Discerning Cuteness Part 2: The Turn

by tigermanifesto

Previously on “Memoirs of a Culture Stalker”

Alexius confessed his derision for cuteness, the result of intensive study of too much postmodern art. Unable to appreciate the most precious cat video without the claws of guilt raking at his heart, he vented his well-mannered contempt for all thing round-eyed and sparkly on this very weblog, aided by his trusty editor. Is there hope for our persnickety panthera tigris? Will he ever escape the clutches of the land of hungry ghosts? Will he find a piece of art that gives the lie to his hatred of cuteness? Find out on this episode of “Memoirs of a Culture Stalker: Discerning Cuteness Part 2: The Turn!”


Title Song: “The Lady and the Tiger” by They Might Be Giants accompanied by epic shots of tigers stalking off-screen objects.

Production values got a serious notch-upping for this special Saturday edition. Most of what I said in the first post in this series will survive the acid test I’m giving in this post. Or so I believe. I don’t think I’ll ever get over my aversion to the infantilization of humans when being represented in art. That said, I have discovered an artifact in this nether region, this hell of hunger. This artifact is quite possibly the cutest show I have ever endured beyond its first episode. Its cuteness is neither stealthy nor perverse. It comes not armed with the daggers of self-referential subversion or under the auspices of high art. Behold.

anime-mp3A morsel of zoological slice-of-life courtesy of manga artist Aloha Higa and animation studio Pierrot Studios, しろくまカフェ、hereafter referred to as Polar Bear Café, contains only brief glimpses of tigers as far as I can tell. Despite this lack of representation by nature’s noblest animal, the show managed to tickle several of my fancies. I’ll never claim that this show rearranged my conception of human-animal relations or upset my preconceived notions about Japanese animation. That said, it has prodded a deep vein of appreciation just enough to irritate me. Why is something so pleasurable so irritating, I ask myself? The reason is that it’s so cute. 

And I like that it’s cute. Why? Why why why?

After recollecting myself, I have come to the following conclusion: I need to amend previous statements re: cuteness to include more nuance, especially when dealing with Japanese animated television programs featuring startling naturalistic animals interacting with humans and having quaint little adventures centred around a café run by a polar bear who loves puns and what am I even now saying? Have I lost all sense? Is there no balm in Gilead? Why do the wicked and the purveyors of cuteness prosper while the austere suffer, O Lord?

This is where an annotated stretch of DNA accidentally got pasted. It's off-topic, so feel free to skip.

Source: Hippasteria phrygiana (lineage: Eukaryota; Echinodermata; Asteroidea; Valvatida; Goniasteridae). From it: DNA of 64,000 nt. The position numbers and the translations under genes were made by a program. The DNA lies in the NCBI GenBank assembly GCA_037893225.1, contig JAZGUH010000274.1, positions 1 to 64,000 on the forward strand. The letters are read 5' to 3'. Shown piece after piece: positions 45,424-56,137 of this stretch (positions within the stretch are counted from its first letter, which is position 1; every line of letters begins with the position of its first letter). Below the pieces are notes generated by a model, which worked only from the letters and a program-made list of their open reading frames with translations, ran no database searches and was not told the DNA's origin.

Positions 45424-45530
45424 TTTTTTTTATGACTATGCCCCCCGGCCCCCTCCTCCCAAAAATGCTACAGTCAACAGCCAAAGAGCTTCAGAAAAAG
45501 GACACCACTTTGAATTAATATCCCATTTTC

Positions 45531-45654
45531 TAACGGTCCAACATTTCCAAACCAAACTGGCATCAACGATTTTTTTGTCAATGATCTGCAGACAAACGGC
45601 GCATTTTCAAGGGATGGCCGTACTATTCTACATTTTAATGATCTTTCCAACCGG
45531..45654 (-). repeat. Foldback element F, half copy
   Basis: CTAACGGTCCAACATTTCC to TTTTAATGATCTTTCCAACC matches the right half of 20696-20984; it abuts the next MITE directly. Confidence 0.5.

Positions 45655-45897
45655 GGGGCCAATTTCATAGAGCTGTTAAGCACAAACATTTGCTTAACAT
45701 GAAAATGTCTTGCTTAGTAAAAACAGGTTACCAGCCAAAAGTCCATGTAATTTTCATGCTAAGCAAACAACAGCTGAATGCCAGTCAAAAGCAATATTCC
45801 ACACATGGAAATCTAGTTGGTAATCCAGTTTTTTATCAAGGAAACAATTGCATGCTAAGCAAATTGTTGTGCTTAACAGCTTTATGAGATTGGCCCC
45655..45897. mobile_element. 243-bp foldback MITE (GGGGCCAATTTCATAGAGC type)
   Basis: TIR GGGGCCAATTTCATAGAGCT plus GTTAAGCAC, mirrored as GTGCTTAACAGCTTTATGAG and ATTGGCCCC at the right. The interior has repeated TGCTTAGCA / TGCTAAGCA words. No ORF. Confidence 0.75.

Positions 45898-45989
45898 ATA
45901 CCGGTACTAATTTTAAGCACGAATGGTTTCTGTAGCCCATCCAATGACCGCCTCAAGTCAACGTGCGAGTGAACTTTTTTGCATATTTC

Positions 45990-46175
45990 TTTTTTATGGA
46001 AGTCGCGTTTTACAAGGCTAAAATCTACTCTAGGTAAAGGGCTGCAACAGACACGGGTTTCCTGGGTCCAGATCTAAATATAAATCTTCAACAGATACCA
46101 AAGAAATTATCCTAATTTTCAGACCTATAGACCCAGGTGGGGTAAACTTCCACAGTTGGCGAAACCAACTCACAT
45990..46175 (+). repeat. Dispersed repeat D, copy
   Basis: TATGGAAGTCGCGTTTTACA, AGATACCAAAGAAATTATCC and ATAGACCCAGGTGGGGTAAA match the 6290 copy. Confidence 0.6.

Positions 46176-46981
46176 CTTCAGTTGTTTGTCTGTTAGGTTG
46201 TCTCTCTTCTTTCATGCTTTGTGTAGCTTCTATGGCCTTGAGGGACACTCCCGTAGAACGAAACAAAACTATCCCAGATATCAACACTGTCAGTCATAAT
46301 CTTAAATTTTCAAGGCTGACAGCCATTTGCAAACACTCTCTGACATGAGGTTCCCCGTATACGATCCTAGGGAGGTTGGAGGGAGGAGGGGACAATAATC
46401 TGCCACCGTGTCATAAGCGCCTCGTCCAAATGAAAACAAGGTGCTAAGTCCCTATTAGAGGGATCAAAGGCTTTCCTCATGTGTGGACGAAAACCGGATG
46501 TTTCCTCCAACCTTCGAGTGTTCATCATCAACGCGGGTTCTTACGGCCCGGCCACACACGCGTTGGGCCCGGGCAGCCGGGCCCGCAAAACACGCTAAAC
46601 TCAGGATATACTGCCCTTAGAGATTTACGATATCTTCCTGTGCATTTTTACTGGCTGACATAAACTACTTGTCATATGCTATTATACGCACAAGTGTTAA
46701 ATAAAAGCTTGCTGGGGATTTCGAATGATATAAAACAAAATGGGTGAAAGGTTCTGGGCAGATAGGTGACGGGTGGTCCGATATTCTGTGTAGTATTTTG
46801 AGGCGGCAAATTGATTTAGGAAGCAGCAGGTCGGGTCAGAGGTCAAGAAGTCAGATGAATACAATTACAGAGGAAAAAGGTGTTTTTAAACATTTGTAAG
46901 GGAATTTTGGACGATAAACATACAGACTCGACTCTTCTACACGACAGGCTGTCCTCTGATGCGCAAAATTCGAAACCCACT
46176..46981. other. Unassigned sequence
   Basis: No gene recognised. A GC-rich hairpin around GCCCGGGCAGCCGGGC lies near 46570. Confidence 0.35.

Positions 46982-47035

Let’s break this all down.

Polar Bear Café, as previously mentioned, is a quiet, modest show mainly revolving around the interactions between the three animals you see above. The tall white one is named Polar Bear, the short beaked one is named Penguin, and the rather rotund fellow on Polar Bear’s right hand side is Panda. There are a few main reasons why I have a high level of affection for this show, starting with–

1. The Vibe

Once-a-time, there were good comic strips. Comic strips that were printed on pulp paper harvested from trees, created as an enticement for people to buy newspapers and to keep reading them after being bored with reading editorials about sidewalk repair petitions and axe murderer epidemics (depending on the neighbourhood) but before indulging in the sweetly morbid pleasures of the obituaries. Oftentimes, the obituaries were funnier than the comics. Sometimes, once in a few decades, however, a comic strip could be consistently funny.

Now, newspaper comic strips tend to work best with simple concepts that can generate a variety of broadly relatable situations and humour. We thank God for the exceptions, of course, but even some of the best strips work with positively skeletal conceptual overhead. Calvin and Hobbes is about a six-year-old and his [imaginary?] tiger friend. Peanuts is about neighbourhood kids with big heads and diagnosable neuroses. When Foxtrot was good, though I am beginning to suspect it never actually was, it was about a family consisting of broad stereotypes who happened to be funny and occasionally well-written. Polar Bear Café has the same whimsical, domesticated vibe that you find in Calvin and Hobbes, though without quite the same spark of imagination or observational acuity. Nothing overly extraordinary happens except as it relates to the bizarre juxtaposition of these quite naturalistic animals and their mild-mannered and (mostly) civilized ways.